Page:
Abstract:Fifty-six barrows (46.7 ± 5.1 kg initial BW) were randomly assigned to 1 of 4 diets in each of two dietary phases, containing either 10% fresh SO (22.5°C) or thermally processed SO (45°C for 288 h, 90°Cfor 72 h, or 180°C for 6 h), each infused with of 15 L/min of air. Peroxide values were 2.0, 17.4, 123.6, and 19.4 mEq/kg; 2,4-decadienal values were 2.07, 1.90, 912.15, and 915.49 mg/kg; and 4-hydroxynonenal concentrations were 0.66, 1.49, 170.48, and 82.80 mg/kg, for the 22.5, 45, 90 and 180°C processed SO, respectively. Pigs were individually housed and fed ad libitum for 81 d to measure growth performance, including a metabolism period to collect urine and feces for determination of GE, lipid, N digestibility, and N retention. Following the last day of fecal and urine collection when pigs were in the metabolism crates, lactulose and mannitol were fed and subsequently measured in the urine to evaluate gut permeability, while markers of oxidative stress were evaluated in plasma, urine, and liver. At 82 d pigs were slaughtered and hot carcass weight (HCW) and liver weights were recorded. Carcass characteristics and fresh loin quality were evaluated 1 d post-mortem. Loin chops from each carcass were overwrap-packaged and subjected to a 10 d simulated retail display. Daily measurements of L*, a*, b*, reflectance and visual discoloration were conducted, evaluation of cooking loss and Warner-Bratzler shear force were conducted on chops stored 0, 5, and 10 d, and thiobarbituric acid reactive substances (TBARS) were evaluated on chops stored 0 and 10 d. On d 83 carcasses were fabricated and bellies collected for recording of weight, dimensions, and flop distance. Belly adipose tissue cores were collected for analysis of iodine value (IV) by near-infrared spectroscopy (NIR-IV). Bacon was manufactured at a commercial processing facility and sliced bacon was subsequently transferred to food-service style packaging and subjected to 0, 30, 60, or 90 d storage at -20°C. Stored bacon was evaluated for thiobarbituric acid reactive substances (TBARS) and trained sensory evaluation of oxidized odor and flavor. Growth performance, nutrient digestibility, carcass traits, and bacon slicing yields were analyzed as a one-way ANOVA with the fixed effect of SO. Additionally, initial body weight was used as a covariate for analyses of growth performance and carcass traits. Shelf-life traits for both loin chops and sliced bacon were conducted as repeated measures in time using the mixed model approach, with fixed effects of SO and storage time. There were no differences observed in ADFI (P = 0.91), but ADG and GF were decreased in pigs fed 90°C SO diet (P ≤ 0.07) compared to pigs fed the other SO diets. Pigs fed the 90°C and 180°C SO had the lowest (P = 0.05) DE as a % of GE compared to pigs fed the 22.5°C SO, with pigs fed the 45°C SO being intermediate. Lipid digestibility was similarly affected (P = 0.01) as energy digestibility, but ME as a % of DE was not affected by dietary treatment (P = 0.16). There were no effects of lipid peroxidation on N digested, N retained, or the urinary lactulose:mannitol ratio (P ≥ 0.25). Pigs fed the SO processed at 90°C and 180°C had lower concentrations (P < 0.01) of plasma Trp compared to pigs fed the 22.5°C and 45°C SO treatments. Pigs fed 90°C SO had the greatest (P < 0.01) concentrations of F2-Isoprostane in plasma and urine TBARS compared to the other SO treatments. Carcasses of 90°C pigs weighed 6.0, 8.6, and 6.9 kg less than (P < 0.03) 22.5°C, 45°C, and 180°C carcasses, respectively. Livers of 90°C and 180°C pigs were 14.3 and 11.7%, respectively, heavier (P ≤ 0.02) than those from pigs fed 22.5°C SO, with livers of 45°C being intermediate. Livers of 90°C pigs represented 0.12 percentage units less (P = 0.02) of ending live weight than livers 180°C, and 180°C liver were 0.12 percentage units less (P < 0.01) of ending live weight than those from pigs fed 22.5°C SO, with 45°C being intermediate. There was no difference (P ≥ 0.19) BF depth, LMA, or estimated carcass lean percentage among SO treatments, nor was there an effect (P ≥ 0.13) of SO on any early post mortem loin quality traits or loin composition. There was no effect (P > 0.14) of SO on cooking loss, WBSF, L*, a*, b*, hue angle, reflectance, discoloration, or TBARS; however, there was a tendency (P = 0.09) for chops of 45°C pigs to have greater (P < 0.04) chroma than either 22.5°C or 180°C, with 90°C being intermediate. There was no effect (P ≥ 0.30) of SO on belly weight, length, width, or thickness; but bellies of pigs fed 90°C SO had greater (P ≤ 0.04) flop distance (more firm) than all other SO treatments. Belly fat NIR-IV of pigs fed 90°C SO were 10.22 units less (P < 0.0001) than pigs fed 180°C SO, which were 2.99 and 3.29 units less than belly adipose tissue of pigs fed 22.5°C and 45°C SO, respectively. There was no effect of SO on brine uptake or cooking yield of commercially manufactured bacon. There was a trend (P = 0.09) for bacon manufactured from bellies of pigs fed 45°C and 90°C SO to have greater slicing yields than those from pigs fed 22.5°C and 180°C SO. There were no SO × storage time interactions (P ≥ 0.27) for any shelf life trait. There was no difference in TBARS, oxidized odor, or oxidized flavor among the four SO treatments, though all three shelf life metrics increased (P < 0.0001) with storage time. Overall, the change in FA composition and/or the presence of lipid peroxidation products in thermally peroxidized SO resulted in increased markers of oxidative stress and digestibility of GE and ether extract, resulting in drastically reduced growth performance and significantly lighter carcasses. Despite the negative effect on digestibility and growth, feeding thermally peroxidized SO had no effect on the shelf life of loin chops or bacon. In conclusion, pig producers should be weary of feeding thermally peroxidized fat sources, but packers and processors have little cause for concern when it comes to the stability and quality of their pork products.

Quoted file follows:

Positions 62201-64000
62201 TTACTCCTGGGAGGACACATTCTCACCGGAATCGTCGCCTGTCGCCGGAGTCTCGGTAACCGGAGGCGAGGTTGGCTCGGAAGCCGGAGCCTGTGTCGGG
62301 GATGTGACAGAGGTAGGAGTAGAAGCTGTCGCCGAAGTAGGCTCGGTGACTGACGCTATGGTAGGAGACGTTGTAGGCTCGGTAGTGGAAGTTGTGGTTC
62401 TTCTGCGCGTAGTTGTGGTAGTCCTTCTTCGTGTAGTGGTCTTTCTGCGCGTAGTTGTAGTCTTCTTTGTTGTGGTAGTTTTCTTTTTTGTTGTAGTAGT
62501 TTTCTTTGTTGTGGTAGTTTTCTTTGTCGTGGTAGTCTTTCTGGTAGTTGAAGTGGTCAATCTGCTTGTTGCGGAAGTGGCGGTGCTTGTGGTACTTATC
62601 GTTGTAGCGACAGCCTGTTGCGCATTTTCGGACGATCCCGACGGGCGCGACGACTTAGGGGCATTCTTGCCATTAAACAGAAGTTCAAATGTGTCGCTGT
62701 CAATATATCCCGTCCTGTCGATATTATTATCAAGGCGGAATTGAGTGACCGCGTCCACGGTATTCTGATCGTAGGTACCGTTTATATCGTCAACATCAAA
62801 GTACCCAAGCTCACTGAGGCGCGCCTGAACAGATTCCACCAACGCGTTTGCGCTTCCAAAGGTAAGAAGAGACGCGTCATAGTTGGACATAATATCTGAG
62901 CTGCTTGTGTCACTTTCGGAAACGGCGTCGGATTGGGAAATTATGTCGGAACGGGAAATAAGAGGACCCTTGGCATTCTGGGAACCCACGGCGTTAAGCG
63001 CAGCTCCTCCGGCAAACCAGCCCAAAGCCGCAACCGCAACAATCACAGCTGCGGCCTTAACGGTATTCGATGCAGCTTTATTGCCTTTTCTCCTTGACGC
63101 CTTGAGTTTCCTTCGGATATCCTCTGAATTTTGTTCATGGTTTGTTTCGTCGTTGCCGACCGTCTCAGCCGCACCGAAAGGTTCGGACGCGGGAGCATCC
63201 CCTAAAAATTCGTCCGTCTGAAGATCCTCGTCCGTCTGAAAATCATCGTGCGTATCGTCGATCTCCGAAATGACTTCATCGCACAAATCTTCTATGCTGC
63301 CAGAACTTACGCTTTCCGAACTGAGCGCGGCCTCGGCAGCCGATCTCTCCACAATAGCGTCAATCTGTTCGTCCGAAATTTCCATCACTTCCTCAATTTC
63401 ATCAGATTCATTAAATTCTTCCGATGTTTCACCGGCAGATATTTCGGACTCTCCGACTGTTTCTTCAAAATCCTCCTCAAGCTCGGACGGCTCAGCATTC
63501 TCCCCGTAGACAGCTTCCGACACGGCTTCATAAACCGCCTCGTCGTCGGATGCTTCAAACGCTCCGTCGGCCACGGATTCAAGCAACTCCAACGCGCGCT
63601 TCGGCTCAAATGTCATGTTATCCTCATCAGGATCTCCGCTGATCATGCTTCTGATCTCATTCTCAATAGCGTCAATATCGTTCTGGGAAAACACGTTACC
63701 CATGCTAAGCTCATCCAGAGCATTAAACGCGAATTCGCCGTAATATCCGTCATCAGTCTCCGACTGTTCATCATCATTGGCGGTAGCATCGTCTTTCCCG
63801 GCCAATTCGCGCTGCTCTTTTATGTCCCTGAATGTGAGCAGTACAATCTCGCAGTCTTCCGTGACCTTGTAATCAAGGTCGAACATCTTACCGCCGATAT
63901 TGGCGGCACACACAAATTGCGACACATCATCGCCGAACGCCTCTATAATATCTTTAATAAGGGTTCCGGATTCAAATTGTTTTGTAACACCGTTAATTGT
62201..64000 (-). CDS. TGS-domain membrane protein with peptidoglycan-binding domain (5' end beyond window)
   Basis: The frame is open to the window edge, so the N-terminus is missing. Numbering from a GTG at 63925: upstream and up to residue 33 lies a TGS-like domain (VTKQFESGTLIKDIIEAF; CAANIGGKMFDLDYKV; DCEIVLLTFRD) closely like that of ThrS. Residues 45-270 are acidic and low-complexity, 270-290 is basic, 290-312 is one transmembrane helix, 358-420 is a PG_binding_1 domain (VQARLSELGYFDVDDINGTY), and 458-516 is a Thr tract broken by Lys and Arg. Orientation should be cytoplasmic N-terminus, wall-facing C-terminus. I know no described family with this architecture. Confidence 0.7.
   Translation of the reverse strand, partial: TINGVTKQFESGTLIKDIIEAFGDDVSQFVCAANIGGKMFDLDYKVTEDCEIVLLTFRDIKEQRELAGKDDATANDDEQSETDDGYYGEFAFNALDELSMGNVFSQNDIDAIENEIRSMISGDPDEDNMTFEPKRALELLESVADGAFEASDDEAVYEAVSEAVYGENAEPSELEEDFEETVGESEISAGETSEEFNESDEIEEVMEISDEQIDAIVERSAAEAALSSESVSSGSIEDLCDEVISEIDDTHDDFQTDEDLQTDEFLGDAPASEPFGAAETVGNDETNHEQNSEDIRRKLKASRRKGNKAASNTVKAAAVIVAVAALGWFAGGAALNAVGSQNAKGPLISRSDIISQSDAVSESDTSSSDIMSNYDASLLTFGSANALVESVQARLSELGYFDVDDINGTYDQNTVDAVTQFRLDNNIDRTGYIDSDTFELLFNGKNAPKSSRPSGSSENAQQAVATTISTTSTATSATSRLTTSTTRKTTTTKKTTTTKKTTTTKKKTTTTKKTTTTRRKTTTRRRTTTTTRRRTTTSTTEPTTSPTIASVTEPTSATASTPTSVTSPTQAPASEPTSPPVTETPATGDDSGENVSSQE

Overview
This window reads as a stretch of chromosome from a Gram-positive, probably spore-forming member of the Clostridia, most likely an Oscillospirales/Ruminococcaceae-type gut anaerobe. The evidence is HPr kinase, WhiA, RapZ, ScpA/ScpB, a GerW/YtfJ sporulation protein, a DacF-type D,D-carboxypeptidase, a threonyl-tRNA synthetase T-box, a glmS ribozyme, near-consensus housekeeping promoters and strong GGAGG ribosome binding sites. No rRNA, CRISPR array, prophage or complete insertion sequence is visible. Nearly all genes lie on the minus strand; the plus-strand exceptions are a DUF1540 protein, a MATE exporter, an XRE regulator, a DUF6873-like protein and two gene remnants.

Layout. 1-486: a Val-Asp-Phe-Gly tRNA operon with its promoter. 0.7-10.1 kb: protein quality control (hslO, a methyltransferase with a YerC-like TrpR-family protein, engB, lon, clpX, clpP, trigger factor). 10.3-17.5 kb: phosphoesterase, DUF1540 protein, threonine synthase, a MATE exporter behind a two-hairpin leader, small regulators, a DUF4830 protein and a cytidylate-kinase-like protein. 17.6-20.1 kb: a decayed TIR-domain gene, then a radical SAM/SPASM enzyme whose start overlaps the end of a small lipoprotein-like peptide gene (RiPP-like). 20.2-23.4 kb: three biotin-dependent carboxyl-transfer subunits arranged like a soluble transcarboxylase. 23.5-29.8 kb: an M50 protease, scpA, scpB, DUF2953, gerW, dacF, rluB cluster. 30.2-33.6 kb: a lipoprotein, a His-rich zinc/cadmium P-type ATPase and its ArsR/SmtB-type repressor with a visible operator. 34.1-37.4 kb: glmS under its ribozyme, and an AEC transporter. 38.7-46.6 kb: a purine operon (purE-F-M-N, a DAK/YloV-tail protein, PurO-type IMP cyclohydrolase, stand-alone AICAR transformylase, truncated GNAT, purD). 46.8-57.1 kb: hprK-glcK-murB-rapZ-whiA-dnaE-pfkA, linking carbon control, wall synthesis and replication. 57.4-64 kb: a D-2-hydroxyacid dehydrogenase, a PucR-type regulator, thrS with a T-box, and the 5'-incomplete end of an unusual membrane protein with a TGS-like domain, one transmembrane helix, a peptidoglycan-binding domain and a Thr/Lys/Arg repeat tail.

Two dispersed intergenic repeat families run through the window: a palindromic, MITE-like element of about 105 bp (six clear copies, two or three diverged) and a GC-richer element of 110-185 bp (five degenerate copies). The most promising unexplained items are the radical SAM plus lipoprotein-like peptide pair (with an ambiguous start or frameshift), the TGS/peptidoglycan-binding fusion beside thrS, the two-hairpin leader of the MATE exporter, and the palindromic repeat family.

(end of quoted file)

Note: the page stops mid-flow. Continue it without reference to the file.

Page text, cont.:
Issue Date:2018-07-13
Rights Information:Copyright 2018 Martin Overholt
Date Available in IDEALS:2018-09-27
Date Deposited:2018-08

This item appears in the following Collection(s)

Item Statistics